It is possible to get addicted to almost anything. The most obvious candidates are things like cigarettes, drugs, alcohol, and food. But anything which causes some kind of obsessive behavior in even one individual has the potential to be addictive. That includes the Web and, in particular, social networking sites such as Facebook. New research from the University of Bergen (UiB) suggests Facebook addiction is not only real but measurable using the Bergen Facebook Addiction Scale.

A research team led by Doctor of Psychology Cecilie Schou Andreassen classifies addiction to Facebook as "a subdivision of Internet addiction."

The Bergen Facebook Addiction Scale comprises six statements which are meant to be answered with (1) Very rarely, (2) Rarely, (3) Sometimes, (4) Often, and (5) Very Often. Answering with a 4 or above for four or more of the following statements may suggest an addiction to Facebook.

  • You spend a lot of time thinking about Facebook or plan use of Facebook.
  • You feel an urge to use Facebook more and more.
  • You use Facebook in order to forget about personal problems.
  • You have tried to cut down on the use of Facebook without success.
  • You become restless or troubled if you are prohibited from using Facebook.
  • You use Facebook so much that it has had a negative impact on your job/studies.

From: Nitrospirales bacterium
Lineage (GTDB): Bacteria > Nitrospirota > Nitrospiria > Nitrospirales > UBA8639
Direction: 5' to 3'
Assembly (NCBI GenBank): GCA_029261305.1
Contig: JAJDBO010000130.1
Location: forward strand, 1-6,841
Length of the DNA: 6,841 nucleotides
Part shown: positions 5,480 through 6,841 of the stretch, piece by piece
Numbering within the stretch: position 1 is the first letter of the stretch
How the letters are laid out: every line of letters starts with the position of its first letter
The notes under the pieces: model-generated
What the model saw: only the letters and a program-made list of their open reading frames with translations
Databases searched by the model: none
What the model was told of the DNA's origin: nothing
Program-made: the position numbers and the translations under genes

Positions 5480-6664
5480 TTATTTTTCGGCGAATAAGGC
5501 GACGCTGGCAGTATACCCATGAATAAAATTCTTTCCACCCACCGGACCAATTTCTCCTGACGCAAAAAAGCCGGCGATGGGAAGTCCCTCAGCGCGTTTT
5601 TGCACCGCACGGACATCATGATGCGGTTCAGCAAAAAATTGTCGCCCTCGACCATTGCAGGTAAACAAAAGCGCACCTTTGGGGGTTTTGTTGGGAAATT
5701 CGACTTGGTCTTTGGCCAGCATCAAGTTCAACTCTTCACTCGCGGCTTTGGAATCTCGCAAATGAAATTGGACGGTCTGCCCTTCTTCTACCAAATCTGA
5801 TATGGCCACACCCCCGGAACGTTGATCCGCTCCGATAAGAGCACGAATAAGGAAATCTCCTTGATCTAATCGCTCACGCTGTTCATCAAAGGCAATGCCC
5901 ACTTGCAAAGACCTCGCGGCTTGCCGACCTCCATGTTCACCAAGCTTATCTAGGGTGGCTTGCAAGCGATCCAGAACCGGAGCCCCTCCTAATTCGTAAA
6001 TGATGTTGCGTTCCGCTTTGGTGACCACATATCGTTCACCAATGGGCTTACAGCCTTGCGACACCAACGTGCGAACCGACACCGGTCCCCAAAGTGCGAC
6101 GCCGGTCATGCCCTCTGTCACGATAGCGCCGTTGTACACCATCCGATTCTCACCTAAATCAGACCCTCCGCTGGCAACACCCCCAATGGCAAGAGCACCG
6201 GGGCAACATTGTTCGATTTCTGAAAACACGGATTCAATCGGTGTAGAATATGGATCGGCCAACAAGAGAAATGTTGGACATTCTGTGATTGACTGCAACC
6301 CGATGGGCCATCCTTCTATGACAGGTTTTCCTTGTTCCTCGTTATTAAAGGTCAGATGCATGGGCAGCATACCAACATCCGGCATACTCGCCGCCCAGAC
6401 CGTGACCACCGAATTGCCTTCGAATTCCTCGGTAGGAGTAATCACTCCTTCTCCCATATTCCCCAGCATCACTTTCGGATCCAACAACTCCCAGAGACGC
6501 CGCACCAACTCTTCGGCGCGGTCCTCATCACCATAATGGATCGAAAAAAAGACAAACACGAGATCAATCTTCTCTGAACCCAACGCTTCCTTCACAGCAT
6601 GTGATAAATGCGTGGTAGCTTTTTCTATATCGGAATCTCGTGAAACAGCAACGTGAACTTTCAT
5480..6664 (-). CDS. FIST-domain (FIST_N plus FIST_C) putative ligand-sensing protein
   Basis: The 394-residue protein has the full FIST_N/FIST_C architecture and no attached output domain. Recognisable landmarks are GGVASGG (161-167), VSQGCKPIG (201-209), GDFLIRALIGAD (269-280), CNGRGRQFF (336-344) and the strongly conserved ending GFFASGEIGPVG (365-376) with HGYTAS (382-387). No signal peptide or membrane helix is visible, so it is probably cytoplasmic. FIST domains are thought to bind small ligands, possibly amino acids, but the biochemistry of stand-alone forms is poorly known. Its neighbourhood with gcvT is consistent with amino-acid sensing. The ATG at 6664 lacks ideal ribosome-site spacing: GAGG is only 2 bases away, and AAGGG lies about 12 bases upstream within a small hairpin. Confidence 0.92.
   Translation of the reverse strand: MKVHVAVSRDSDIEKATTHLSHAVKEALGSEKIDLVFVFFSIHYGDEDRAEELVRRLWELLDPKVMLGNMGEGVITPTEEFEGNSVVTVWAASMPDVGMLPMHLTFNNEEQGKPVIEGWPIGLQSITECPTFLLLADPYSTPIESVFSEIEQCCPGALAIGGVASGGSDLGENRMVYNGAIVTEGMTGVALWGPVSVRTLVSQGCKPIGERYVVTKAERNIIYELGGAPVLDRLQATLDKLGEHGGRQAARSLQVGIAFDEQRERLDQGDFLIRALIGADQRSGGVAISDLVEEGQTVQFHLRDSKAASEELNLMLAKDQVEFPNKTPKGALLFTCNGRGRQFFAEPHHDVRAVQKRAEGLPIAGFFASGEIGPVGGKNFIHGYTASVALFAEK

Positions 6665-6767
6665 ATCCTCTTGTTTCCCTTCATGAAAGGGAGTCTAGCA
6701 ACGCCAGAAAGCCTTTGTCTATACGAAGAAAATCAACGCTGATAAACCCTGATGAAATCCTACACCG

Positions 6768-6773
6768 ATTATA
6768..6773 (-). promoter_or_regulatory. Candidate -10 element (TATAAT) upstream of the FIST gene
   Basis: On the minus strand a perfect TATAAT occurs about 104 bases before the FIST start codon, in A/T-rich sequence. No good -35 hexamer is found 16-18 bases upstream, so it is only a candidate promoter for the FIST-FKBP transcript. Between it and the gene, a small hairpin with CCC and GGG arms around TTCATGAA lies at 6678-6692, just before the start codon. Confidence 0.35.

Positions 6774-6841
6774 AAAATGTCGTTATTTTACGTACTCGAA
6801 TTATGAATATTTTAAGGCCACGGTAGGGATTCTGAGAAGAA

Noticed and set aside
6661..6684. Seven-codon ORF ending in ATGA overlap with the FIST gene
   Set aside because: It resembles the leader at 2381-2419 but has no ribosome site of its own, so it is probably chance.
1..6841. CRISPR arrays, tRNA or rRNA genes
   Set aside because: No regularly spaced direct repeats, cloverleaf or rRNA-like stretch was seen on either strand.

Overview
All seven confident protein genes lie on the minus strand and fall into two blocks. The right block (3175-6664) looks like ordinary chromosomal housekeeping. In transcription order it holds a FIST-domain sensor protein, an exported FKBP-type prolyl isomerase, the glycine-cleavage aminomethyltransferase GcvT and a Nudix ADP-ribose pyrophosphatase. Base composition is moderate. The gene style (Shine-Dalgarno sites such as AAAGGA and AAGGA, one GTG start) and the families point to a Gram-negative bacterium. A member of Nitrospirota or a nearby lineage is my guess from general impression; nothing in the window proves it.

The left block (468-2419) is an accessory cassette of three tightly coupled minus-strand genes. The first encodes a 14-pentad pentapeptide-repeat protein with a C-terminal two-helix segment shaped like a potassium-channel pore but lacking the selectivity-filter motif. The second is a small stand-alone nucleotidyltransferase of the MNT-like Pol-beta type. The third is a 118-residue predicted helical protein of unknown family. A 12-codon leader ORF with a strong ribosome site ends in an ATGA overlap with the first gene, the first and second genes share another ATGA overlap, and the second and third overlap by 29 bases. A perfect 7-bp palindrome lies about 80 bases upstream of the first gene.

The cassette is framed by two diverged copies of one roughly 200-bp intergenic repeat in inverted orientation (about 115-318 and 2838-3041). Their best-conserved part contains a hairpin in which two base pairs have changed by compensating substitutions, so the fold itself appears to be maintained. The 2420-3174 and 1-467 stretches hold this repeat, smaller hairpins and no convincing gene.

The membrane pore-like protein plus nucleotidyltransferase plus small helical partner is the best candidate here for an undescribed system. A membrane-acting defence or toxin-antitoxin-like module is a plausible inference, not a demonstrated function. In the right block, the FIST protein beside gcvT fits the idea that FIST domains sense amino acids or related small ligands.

A total of 423 students (227 women and 196 men) were tested against the Bergen Facebook Addiction Scale, and the results have been published in the Psychological Reports journal.

A brief overview of the results suggests that Facebook addiction is more likely to affect younger people, people who are "anxious and socially insecure," and females. Those who are "organised and more ambitious" are less likely to be at risk of developing an addition to the site.

In the spirit of research, I put myself through the Bergen Facebook Addiction Scale and passed with flying colors ... meaning I am not addicted to Facebook. In fact, I scored 1 or 2 on all six statements. However, if I was tested against the Web as a whole the result would likely be very different.

With Facebook preparing to IPO and approaching 1 billion users, who even in 2010 were spending a combined 16 billion minutes on the site, this research is rather timely.